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G_{2} F_{4} E_{6} E_{7} E_{8}
Lorentz group
Poincaré group
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Infinitedimensional Lie groups O(∞) SU(∞) Sp(∞)
The Burnside problem, posed by William Burnside in 1902 and one of the oldest and most influential questions in group theory, asks whether a finitely generated group in which every element has finite order must necessarily be a finite group. In plain language, if by looking at individual elements of a group we suspect that the whole group is finite, must it indeed be true? The problem has many variants (see bounded and restricted below) that differ in the additional conditions imposed on the orders of the group elements.
Contents
Brief history
Initial work pointed towards the affirmative answer. For example, if a group G is generated by m elements and the order of each element of G is a divisor of 4, then G is finite. Moreover, A. I. Kostrikin (for the case of a prime exponent) and Efim Zelmanov (in general) proved that, among the finite groups with given number of generators and exponent, there exists a largest one. Issai Schur showed that any finitely generated periodic group that was a subgroup of the group of invertible n x n complex matrices was finite; he used this theorem to prove the Jordan–Schur theorem.^{[1]}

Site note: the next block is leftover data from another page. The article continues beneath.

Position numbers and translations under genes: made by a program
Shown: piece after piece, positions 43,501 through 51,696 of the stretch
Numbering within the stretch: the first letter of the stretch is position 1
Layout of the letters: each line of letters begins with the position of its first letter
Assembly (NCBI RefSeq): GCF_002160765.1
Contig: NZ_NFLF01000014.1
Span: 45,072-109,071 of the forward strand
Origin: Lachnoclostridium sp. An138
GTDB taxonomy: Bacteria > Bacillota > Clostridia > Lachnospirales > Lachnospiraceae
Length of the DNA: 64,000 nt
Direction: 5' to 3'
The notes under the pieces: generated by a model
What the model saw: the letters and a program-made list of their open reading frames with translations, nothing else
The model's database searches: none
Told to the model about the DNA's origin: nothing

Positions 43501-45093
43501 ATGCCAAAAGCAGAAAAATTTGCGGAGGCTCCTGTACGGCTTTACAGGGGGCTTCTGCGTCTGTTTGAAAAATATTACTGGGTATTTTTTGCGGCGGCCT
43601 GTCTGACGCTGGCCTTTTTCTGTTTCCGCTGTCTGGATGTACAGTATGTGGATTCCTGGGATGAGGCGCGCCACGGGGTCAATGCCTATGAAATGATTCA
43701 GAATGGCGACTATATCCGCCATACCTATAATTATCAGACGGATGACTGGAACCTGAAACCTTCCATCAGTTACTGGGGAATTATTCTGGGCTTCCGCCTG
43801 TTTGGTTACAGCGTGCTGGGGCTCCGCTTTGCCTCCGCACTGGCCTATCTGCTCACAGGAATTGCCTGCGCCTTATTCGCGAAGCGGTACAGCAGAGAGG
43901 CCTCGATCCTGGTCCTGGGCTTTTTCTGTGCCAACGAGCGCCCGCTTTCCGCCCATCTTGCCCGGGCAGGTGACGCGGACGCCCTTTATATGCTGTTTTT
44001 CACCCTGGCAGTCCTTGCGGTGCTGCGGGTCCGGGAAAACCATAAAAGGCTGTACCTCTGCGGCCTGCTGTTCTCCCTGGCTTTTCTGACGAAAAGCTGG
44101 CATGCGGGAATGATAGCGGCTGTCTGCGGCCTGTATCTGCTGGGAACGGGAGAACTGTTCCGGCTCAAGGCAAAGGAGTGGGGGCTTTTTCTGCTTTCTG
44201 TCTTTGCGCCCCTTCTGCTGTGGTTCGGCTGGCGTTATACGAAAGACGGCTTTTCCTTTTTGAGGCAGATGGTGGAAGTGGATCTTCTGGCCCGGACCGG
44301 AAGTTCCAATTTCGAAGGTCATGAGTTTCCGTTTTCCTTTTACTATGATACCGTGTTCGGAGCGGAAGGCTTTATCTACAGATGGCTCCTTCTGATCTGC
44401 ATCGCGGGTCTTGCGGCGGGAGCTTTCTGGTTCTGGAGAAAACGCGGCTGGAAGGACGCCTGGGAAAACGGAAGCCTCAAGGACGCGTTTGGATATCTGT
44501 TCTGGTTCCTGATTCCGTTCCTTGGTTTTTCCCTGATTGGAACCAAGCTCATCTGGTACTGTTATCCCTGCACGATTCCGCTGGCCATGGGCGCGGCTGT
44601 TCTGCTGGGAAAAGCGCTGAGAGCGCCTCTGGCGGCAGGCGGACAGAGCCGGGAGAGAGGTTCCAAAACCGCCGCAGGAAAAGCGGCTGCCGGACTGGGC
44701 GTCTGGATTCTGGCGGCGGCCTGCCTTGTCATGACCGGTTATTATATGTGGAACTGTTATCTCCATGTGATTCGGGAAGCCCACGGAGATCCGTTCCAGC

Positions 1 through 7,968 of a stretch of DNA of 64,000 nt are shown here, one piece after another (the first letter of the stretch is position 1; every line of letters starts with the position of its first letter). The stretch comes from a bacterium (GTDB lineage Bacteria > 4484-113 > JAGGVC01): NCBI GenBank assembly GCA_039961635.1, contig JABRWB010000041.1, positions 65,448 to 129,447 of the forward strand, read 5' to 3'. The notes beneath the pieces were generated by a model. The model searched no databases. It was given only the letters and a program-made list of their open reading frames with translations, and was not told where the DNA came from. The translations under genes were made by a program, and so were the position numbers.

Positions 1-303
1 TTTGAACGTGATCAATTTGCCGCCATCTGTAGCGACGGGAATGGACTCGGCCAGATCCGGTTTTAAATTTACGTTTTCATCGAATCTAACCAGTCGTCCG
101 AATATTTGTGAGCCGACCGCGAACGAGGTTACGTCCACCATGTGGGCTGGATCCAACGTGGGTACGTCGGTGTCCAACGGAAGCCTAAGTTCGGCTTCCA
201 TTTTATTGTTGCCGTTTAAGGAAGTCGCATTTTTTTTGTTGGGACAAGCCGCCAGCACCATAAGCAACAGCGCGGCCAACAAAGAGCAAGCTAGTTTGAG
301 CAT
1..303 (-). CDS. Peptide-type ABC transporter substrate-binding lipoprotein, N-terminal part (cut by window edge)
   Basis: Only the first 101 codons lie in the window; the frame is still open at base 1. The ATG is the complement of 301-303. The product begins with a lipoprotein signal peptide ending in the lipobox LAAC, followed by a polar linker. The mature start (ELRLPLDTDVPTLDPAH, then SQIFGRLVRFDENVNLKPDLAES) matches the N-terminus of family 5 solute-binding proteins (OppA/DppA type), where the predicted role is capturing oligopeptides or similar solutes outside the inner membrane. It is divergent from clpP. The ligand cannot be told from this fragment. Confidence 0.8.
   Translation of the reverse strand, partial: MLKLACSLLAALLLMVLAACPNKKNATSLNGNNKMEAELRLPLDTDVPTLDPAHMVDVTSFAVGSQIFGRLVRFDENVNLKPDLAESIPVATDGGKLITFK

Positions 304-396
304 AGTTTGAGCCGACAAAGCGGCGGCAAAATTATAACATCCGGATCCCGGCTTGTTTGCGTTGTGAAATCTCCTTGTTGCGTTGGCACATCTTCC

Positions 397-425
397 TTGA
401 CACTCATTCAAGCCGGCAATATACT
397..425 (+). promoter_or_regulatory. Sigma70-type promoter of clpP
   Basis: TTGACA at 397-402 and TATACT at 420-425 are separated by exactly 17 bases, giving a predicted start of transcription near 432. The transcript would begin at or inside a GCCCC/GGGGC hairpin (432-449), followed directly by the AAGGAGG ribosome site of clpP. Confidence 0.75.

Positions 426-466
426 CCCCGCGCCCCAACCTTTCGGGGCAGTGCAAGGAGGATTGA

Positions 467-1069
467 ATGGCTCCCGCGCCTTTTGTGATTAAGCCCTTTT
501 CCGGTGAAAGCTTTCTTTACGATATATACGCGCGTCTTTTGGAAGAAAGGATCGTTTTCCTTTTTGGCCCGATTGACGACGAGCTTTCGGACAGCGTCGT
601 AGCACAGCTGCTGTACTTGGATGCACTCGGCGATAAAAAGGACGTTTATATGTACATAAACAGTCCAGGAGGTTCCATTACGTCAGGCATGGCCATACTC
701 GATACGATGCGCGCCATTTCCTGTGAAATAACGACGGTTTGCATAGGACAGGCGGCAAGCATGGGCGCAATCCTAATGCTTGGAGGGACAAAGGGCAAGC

Nevertheless, the general answer to Burnside's problem turned out to be negative. In 1964, Golod and Shafarevich constructed an infinite group of Burnside type without assuming that all elements have uniformly bounded order. In 1968, Pyotr Novikov and Sergei Adian's supplied a negative solution to the bounded exponent problem for all odd exponents larger than 4381. In 1982, A. Yu. Ol'shanskii found some striking counterexamples for sufficiently large odd exponents (greater than 10^{10}), and supplied a considerably simpler proof based on geometric ideas.
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